A new financial animal appeared on the scene a few years ago, a type of Exchange Traded Fund called the Bearish ETF or Short ETF. What these ETFs do is provide a return opposite to the return of the index, sector or industry that it is tracking.

A list of 15 bearish ETFs can be found at For example, the Short Dow30 ProShares (DOG) provides a return that is the inverse of the Dow Jones Industrial Average. If the Dow goes down 2%, the DOG goes up 2%. The Short QQQ ProShares (PSQ) ETF gives a return that is the inverse of the NASDAQ 100 Index. If you are bearish on gold, you can buy the PowerShares DB Gold Short ETN (BGZ) ETF.

The nice thing about these short ETFs is that your losses are limited. Also, if you are long individual stocks that you don't want to sell, these can be good for protecting your portfolio on the downside.

3. Leveraged Bearish ETFs

If you like volatility, you will love the leveraged bearish ETFs. What these ETFs do is provide double, and in some cases triple the inverse return of indices. has a list of 40 leveraged bearish ETFs, such as the UltraShort Telecommunications ProShares (TLL), the Rydex Inverse 2x S&P Select Sector Health (RHO), the UltraShort Consumer Services ProShares (SCC) and the Rydex Inverse 2x S&P Select Sector Tech (RTW).

In addition there are four triple leveraged bearish ETFs. Talk about price moves! The volatility of these things is unbelievable, and so are the wide bid and asked spreads that I've seen occasionally.

The advantage of these trading vehicles is that they are a way of shorting on margin, with a limit on the downside. The disadvantage is that the losses are quick and large, especially with the triple leverage short ETFs.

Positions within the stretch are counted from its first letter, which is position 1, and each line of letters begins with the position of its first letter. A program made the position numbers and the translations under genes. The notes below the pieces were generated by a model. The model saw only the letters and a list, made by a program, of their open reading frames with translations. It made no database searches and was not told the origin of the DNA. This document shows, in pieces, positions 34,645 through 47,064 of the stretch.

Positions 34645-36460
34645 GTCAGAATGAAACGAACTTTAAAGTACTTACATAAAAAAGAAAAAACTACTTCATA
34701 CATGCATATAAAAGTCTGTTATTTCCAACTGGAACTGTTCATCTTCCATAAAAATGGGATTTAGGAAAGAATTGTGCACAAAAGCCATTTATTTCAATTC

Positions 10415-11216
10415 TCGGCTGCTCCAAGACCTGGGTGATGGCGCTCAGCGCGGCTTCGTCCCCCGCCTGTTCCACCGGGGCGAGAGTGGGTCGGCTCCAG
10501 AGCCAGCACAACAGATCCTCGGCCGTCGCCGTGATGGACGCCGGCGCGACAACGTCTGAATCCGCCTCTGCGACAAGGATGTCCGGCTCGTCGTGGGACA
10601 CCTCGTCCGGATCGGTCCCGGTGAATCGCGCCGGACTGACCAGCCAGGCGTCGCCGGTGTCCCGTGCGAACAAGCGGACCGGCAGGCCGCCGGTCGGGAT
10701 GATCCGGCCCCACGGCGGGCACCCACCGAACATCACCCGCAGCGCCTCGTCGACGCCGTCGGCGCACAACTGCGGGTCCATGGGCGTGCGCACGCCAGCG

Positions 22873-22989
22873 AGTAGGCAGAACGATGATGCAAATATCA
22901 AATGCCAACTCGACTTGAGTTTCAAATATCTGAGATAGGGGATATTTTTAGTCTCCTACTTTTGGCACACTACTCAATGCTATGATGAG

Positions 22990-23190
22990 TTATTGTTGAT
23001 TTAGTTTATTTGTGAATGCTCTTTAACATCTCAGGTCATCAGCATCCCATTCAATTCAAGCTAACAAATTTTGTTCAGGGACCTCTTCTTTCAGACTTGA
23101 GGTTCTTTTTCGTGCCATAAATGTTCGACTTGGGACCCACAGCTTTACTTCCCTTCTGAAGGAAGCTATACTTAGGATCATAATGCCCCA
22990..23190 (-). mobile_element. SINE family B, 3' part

4. Bear Funds

It may be hard to believe, but there are actually a large number of bearish mutual funds for the long term bearish investors. came up with 30 bear funds, including the Grizzly Short Fund (GRZZX), the PIMCO StocksPlus TR Short Strategy Institutional Fund (PSTIX), and the ProFunds Bear Investors Fund (BRPIX). These funds have minimum investments ranging from $1,000 to $5,000,000.

I'm not sure why anyone would invest in these unless it is for some kind of a long term hedge, and these days, who's investing long term?

5. Puts

A put is the option to put your stock to someone at a particular price within a certain period of time. In other words, if you own a stock that is trading at 22 and you buy a put at a dollar [puts and calls are priced on a per share basis, so a put at $1 would cost $100 for 100 shares] which gives you the right to put your stock to someone at $20 per share within three months, there are a couple of things that could happen. The stock could tank to $14 a share and you could put your stock at 20, or just resell the put for 6. You would be far better off than just doing nothing. And if the stock goes up or stays about the same, you are just out your $100 for the option. Puts can be useful for experienced traders.

6. Cash

There is one other way to make money in a bear market. Sell everything, and keep your money in cash, preferably a T-bill money market fund, that only owns T-bills. (Repos are supposed to be just as safe, but these days, I would look for the ones that just own the T-bills.) The advantages are that you can't lose money and you can receive an income from the investment.

I've been putting off writing this article because I kept thinking that we were so close to the market bottom that making money in a bear market would be a moot point, yet the market kept on dropping. Maybe now that I've published this article, it will really be the market bottom, and you can save this article for the next bear market in six or seven years.

Author does not own any of the above mentioned securities.